The transgender movement—the demand that society accept, protect, and subsidize the choices of those who reject their inborn biological sex—was brought into bold relief last year when Bruce Jenner announced he now identifies as a woman named Caitlyn. In tandem with television programs featuring transgendered characters and even consideration of allowing transgendered persons to serve in the military, the issue of transgenderism has become a source of great cultural and political controversy.
The movement is generally presented as a campaign for the freedom of all to pursue their own “gender identity.” However, writer and cultural critic Stella Morabito argues that it is about the opposite of freedom. In waging war against the nature of gender and human sexuality, language, identity, free expression, privacy, and free association, transgender activists are replacing the laws of nature with the power of the state.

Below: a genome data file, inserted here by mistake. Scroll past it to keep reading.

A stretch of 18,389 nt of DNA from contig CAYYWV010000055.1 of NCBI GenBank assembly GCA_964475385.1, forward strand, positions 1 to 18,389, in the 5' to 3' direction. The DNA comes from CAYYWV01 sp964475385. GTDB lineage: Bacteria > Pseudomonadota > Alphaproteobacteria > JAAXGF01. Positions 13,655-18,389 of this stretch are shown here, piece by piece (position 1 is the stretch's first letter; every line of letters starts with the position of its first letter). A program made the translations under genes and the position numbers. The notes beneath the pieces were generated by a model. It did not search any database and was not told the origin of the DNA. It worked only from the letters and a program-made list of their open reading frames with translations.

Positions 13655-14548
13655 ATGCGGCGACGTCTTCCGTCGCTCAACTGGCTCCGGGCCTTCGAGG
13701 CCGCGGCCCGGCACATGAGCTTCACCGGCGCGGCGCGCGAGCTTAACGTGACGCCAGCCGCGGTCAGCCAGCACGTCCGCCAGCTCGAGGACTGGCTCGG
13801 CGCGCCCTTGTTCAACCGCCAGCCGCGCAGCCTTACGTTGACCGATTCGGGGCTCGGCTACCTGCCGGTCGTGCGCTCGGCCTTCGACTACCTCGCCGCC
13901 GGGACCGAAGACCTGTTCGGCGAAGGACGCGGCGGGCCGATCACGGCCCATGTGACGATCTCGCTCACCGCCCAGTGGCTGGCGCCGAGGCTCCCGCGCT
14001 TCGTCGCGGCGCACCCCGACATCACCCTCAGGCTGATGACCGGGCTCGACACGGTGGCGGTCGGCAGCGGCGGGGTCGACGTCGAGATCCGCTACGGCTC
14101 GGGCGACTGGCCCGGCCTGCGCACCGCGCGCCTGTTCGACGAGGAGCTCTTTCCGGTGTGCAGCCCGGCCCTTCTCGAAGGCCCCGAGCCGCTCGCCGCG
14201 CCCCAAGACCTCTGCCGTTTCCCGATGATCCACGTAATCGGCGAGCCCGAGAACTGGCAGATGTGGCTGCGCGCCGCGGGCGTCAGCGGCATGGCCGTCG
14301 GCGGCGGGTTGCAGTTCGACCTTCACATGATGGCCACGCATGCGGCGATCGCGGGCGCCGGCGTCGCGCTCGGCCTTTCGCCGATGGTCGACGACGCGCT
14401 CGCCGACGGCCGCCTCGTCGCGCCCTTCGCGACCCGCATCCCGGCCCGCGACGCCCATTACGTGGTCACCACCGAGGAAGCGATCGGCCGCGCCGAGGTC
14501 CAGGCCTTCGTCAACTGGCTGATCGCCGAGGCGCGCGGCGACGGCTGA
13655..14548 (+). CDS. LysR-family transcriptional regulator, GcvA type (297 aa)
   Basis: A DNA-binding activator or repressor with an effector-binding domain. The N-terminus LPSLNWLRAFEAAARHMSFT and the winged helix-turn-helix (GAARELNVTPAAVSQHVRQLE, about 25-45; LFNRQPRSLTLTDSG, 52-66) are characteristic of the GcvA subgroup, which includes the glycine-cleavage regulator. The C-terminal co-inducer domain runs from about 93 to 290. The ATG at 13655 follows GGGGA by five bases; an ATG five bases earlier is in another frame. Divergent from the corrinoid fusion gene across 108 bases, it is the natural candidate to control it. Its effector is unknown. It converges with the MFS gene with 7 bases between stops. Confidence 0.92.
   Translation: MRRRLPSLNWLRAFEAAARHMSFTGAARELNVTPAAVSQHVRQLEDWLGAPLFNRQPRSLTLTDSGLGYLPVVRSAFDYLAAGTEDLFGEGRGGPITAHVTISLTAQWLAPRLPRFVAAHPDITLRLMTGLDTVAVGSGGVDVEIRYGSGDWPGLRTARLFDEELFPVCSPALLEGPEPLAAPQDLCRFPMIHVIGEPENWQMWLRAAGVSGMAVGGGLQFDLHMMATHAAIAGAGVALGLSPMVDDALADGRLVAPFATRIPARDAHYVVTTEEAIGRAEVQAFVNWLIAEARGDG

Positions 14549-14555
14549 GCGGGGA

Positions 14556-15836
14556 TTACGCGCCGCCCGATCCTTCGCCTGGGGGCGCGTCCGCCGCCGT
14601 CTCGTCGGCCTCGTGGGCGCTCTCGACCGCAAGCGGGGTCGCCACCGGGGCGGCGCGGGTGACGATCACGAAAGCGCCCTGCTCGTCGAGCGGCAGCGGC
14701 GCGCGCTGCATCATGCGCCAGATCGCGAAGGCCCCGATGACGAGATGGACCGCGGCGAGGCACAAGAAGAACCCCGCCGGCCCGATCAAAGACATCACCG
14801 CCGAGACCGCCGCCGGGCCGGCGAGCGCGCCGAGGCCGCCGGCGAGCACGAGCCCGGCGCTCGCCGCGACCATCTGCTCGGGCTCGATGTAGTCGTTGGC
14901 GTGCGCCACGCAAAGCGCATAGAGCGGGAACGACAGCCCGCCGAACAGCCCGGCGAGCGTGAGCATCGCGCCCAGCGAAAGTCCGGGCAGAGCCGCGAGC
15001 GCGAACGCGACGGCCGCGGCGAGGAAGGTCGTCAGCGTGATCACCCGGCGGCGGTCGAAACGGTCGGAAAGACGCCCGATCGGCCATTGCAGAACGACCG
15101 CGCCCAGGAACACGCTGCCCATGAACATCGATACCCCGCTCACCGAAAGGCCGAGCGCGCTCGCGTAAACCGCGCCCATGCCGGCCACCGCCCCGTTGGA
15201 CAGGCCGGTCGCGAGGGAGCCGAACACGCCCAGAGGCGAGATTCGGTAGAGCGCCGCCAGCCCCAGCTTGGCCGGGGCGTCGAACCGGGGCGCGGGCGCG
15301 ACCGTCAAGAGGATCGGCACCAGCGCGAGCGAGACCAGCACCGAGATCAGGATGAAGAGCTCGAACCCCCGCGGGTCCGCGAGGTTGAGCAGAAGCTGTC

Stella Morabito is a senior contributor at The Federalist. Her essays have also appeared in the Washington Examiner, American Thinker, Public Discourse, Human Life Review, New Oxford Review. In her previous work as an intelligence analyst, she focused on various aspects of Russian and Soviet politics, including communist media and propaganda. She has raised three children, served as a public school substitute teacher, and homeschooled for several years as well. She has a B.A. in journalism and international relations from the University of Southern California and a Master’s degree in Russian and Soviet history, also from USC.
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